Under the New Rules, the NMC’s Investigating Committee had the power to make interim orders. However, these hearings ordinarily took place in public, unless it was considered to be in the interests of a third party or in the public interest for the hearings to be held in private. Any interim order imposed on a practitioner had to be made public under the New Rules. In this case, the NMC was therefore unable to give categorical reassurance that there would be no publicity relating to hearings before the Investigating Committee if an interim order was considered necessary; nevertheless, the NMC would make representations that the hearing should take place in private. The NMC also confirmed that, ordinarily, no substantive hearing would take place before the conclusion of a criminal investigation (HCO007108).


It was agreed between the NMC and Hampshire Constabulary that before any material was released into the public domain by the NMC, the police would be given the opportunity to discuss their position with the NMC (HCO002261).


On 9 November, the NMC received files for 19 of the Category 2 cases containing the following material generated by the KCT:

  • nursing expert report from Irene Waters (a summary of the significant information from patient records)
  • relevant extracts from the report of Dr Robin Ferner (expert in pharmacology)
  • relevant extracts from the report of Dr Peter Lawson (geriatrician)
  • relevant extract from the report of Dr Anne Naysmith (palliative care)
  • case review by Matthew Lohn, solicitor and partner at Field Fisher Waterhouse (NMC100086, p91).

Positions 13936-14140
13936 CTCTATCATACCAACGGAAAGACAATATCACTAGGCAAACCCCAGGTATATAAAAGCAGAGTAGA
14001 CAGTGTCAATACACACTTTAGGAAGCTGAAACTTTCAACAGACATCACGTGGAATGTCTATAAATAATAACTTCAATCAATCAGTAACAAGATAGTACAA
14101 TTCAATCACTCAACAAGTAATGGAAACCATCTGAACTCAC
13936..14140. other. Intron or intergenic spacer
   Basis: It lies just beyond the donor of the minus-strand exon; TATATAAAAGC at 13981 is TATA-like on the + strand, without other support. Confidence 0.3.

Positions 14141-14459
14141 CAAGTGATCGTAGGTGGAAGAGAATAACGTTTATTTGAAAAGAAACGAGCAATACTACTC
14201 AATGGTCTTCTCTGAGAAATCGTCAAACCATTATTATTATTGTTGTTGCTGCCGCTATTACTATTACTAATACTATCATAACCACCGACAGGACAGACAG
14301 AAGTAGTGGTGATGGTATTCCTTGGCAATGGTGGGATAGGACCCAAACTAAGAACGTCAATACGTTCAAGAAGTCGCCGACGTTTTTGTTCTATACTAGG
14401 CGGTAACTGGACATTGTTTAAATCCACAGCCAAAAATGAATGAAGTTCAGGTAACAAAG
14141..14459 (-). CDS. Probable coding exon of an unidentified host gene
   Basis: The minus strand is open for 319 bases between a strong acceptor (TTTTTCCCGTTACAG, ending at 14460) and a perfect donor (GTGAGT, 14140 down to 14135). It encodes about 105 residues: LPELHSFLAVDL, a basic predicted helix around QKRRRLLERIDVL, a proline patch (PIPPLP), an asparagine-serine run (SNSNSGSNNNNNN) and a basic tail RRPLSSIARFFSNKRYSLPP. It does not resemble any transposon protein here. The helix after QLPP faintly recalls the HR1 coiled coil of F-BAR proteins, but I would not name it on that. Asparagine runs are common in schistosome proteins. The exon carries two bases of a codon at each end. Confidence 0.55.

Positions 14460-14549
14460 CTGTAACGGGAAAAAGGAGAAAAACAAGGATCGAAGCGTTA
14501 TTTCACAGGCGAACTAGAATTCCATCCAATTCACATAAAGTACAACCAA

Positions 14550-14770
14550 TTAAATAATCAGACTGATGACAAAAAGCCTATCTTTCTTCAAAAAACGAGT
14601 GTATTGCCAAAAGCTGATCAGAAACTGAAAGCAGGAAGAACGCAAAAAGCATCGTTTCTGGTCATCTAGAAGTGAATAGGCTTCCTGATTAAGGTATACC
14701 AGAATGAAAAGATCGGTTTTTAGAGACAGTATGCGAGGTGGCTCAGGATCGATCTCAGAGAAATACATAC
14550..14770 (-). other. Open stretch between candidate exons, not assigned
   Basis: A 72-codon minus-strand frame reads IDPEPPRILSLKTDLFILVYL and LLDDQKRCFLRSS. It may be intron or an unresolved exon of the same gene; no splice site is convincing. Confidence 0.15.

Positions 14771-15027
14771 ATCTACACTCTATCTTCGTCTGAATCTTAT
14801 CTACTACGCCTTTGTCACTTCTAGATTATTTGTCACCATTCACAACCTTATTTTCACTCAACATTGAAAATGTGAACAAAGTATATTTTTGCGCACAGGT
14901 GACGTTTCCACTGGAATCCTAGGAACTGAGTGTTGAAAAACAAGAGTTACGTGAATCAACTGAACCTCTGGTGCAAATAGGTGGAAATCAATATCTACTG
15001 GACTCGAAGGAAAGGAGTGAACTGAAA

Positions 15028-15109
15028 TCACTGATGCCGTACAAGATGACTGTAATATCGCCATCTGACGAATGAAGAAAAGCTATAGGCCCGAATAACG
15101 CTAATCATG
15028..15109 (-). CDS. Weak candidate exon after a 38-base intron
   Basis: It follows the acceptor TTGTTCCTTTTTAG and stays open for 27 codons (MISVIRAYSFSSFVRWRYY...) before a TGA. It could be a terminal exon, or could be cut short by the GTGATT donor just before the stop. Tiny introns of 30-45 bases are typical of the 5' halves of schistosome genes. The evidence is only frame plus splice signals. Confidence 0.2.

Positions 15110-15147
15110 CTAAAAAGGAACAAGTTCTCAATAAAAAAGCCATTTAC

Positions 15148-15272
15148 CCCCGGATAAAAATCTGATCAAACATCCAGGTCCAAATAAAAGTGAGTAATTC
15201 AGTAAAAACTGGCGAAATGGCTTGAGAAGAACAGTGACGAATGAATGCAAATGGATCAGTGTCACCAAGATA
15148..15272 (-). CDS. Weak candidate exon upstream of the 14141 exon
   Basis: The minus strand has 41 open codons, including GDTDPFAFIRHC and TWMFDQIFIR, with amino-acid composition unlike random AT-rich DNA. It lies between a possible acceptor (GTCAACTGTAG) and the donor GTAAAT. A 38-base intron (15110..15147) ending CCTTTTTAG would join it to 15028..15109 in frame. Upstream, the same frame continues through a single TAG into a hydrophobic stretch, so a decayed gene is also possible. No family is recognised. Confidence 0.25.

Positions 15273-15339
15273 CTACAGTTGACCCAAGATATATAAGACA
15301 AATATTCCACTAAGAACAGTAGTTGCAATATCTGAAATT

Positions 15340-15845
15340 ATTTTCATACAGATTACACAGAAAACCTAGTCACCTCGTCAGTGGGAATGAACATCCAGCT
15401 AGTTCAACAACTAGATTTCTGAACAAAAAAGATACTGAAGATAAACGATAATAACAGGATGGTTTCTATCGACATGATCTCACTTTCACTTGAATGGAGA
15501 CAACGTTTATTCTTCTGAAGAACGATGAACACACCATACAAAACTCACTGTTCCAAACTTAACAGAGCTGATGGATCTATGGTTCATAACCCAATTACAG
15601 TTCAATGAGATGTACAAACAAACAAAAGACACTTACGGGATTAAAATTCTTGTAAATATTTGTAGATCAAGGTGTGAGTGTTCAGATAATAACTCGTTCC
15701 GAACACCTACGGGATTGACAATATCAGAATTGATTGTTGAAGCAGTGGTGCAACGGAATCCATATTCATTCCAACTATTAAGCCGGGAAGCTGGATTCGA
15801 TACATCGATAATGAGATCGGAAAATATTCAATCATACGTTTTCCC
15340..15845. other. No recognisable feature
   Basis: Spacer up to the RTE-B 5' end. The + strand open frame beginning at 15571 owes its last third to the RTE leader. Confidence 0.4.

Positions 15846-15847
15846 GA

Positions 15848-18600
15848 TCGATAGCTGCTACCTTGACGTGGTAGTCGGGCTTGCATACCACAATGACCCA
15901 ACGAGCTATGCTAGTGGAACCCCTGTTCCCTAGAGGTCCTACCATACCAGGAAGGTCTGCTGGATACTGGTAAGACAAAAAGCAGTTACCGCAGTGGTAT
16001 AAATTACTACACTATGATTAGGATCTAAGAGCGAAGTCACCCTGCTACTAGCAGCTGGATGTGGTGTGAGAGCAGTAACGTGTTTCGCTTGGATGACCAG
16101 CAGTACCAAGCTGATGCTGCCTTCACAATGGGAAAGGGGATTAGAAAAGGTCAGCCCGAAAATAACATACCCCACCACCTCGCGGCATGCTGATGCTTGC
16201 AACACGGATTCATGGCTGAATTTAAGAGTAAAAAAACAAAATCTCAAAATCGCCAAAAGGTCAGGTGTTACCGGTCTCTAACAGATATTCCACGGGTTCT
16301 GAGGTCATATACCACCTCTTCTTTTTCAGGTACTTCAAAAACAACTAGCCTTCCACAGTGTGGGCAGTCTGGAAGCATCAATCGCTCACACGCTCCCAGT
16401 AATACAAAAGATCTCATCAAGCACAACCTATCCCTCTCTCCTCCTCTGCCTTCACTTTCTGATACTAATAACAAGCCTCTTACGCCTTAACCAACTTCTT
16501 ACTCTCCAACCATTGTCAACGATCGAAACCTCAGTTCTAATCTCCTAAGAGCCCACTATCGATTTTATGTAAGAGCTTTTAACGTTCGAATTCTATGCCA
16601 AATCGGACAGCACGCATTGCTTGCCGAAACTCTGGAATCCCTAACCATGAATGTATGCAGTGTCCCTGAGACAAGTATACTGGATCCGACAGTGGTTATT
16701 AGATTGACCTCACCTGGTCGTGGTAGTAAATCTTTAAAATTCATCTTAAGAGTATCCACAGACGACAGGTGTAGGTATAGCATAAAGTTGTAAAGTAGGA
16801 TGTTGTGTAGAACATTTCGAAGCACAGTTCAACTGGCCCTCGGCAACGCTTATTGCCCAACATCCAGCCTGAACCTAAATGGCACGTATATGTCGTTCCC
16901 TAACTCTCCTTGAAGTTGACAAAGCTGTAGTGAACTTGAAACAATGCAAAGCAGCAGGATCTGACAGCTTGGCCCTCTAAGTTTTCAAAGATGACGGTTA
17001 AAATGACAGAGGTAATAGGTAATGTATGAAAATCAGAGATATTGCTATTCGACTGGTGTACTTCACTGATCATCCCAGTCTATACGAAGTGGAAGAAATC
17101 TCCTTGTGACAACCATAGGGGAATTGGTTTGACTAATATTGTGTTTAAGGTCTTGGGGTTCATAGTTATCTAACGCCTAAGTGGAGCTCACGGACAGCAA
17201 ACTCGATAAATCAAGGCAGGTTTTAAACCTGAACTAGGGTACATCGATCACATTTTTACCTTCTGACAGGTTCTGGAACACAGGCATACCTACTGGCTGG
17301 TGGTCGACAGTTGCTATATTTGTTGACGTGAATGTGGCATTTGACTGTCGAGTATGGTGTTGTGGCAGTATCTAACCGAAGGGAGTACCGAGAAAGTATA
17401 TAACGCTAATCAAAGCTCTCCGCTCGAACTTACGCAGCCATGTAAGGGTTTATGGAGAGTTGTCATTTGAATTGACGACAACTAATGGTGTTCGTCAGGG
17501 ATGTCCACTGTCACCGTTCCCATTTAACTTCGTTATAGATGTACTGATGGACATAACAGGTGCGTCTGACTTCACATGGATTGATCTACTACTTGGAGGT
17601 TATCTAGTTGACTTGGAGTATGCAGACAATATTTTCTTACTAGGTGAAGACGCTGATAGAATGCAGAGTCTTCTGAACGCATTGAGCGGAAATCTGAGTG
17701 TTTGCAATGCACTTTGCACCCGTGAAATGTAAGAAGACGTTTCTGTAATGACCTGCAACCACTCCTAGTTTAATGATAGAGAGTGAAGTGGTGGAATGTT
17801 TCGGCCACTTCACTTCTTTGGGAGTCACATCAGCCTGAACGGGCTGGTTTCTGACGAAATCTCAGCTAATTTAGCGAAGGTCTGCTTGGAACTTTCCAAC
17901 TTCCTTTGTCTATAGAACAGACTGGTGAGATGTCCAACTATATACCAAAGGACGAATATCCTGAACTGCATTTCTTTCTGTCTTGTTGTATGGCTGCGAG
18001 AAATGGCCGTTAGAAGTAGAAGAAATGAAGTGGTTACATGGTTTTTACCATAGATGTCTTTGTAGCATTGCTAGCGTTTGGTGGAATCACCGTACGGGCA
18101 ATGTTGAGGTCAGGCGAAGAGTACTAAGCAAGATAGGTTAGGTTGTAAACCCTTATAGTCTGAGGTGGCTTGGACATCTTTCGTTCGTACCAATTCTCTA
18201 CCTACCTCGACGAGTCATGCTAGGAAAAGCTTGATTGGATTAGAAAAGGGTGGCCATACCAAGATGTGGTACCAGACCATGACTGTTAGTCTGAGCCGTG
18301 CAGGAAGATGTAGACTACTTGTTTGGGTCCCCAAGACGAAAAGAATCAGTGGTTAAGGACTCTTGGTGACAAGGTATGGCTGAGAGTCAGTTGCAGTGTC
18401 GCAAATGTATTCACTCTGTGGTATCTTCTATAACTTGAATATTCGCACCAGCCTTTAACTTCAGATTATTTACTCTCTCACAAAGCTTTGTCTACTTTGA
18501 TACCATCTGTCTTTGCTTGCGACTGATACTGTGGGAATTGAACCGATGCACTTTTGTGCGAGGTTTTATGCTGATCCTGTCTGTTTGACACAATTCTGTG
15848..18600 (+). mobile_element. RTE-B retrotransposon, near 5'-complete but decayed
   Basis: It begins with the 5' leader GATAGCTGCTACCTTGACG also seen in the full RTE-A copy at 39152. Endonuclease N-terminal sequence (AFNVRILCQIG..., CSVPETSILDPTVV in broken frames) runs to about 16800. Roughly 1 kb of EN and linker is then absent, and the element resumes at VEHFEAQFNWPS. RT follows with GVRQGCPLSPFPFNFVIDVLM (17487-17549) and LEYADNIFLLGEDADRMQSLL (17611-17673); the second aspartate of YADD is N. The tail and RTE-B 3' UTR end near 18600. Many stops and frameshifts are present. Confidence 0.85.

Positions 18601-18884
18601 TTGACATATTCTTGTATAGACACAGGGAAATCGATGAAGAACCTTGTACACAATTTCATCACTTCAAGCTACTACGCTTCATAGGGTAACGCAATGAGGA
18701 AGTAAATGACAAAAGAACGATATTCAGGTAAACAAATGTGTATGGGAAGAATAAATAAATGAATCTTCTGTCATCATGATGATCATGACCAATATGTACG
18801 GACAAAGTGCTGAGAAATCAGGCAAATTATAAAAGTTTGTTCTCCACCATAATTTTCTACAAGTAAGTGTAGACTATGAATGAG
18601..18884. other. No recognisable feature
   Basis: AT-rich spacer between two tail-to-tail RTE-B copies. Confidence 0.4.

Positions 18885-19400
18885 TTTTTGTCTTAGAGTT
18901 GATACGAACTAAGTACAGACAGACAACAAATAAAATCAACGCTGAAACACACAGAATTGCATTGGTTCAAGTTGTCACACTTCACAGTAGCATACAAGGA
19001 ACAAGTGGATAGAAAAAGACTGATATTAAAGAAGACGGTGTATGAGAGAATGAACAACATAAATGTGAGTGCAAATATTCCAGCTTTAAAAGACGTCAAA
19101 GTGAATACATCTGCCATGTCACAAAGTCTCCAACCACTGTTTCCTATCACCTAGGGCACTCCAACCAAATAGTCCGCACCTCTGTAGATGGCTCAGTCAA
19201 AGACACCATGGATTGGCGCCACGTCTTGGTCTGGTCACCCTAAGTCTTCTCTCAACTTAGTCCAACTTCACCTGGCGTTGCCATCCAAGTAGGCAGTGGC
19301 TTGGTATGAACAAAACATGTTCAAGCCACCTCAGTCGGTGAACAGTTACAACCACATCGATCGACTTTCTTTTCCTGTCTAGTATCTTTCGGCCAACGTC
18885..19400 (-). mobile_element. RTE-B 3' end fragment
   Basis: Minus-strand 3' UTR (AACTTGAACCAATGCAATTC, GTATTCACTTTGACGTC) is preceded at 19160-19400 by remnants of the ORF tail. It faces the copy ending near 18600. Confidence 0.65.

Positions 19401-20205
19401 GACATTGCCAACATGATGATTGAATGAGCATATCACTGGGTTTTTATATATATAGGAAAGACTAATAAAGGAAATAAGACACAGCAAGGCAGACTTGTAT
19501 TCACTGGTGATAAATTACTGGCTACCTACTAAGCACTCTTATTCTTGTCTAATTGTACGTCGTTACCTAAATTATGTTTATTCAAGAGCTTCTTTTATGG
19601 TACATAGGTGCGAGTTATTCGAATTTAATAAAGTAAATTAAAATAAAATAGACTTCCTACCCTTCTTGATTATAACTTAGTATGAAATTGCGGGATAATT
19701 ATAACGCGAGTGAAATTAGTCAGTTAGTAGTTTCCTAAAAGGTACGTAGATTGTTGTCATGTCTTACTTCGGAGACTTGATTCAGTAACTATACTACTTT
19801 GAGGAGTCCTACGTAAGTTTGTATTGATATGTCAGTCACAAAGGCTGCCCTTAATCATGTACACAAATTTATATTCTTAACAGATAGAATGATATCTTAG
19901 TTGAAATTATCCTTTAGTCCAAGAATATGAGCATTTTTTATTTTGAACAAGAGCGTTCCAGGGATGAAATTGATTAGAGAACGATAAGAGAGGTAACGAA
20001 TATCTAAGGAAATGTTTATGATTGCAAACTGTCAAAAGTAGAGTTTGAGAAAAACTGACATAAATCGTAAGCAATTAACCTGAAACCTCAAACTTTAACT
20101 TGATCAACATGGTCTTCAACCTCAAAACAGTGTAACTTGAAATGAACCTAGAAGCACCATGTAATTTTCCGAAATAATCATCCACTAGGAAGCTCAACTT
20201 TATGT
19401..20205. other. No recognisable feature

The police also provided the NMC with the medical records for each patient. Clare Strickland, the in-house lawyer at the NMC, considered the papers that had been received but accepted that “without further assistance [she] lacked the medical/practical expertise to be able to identify any evidence of misconduct” (NMC100086, p91). She expressed the view that the NMC may have required an expert to consider the cases and identified Irene Waters – who had actually been a member of the KCT (p91). Irene Waters formed part of a five-person team charged with the duty of screening each case according to whether the overall care received was negligent, sub-optimal or optimal and whether the death had been natural or not. The team had not been instructed to identify specific issues of nursing care (see paragraph 7.30).


Clare Strickland began to review the files herself and formed the view that:

  • the evidence in the case of the treatment of Mrs Page was insufficient to proceed against two relevant nurses
  • in respect of the treatment of Mr Carby, it would be possible to prove that the nurse had failed to record the time of her nursing notes entries on 27 April 2004, but this alone would not be sufficient evidence of misconduct
  • there was also no evidence of misconduct by the two nurses in respect of the treatment of Mr Carby (NMC100086, pp88–9).


Hampshire Constabulary continued to deliver files related to the Category 2 cases throughout December (NMC100086, p131) and by January 2005 had delivered 47 cases (p130). On 12 January 2005, the NMC told the police that it was unlikely to take any immediate further action in respect of the Category 2 cases which had been served on it and that any action it might take in the future would have to follow the conclusion of criminal proceedings (p127). Further boxes of files were sent to the NMC by the police in September and November 2005 (p120). The police continued to investigate the Category 3 cases and it was not until December 2006 that it was announced that there would be no criminal prosecution in relation to any of the deaths at the hospital.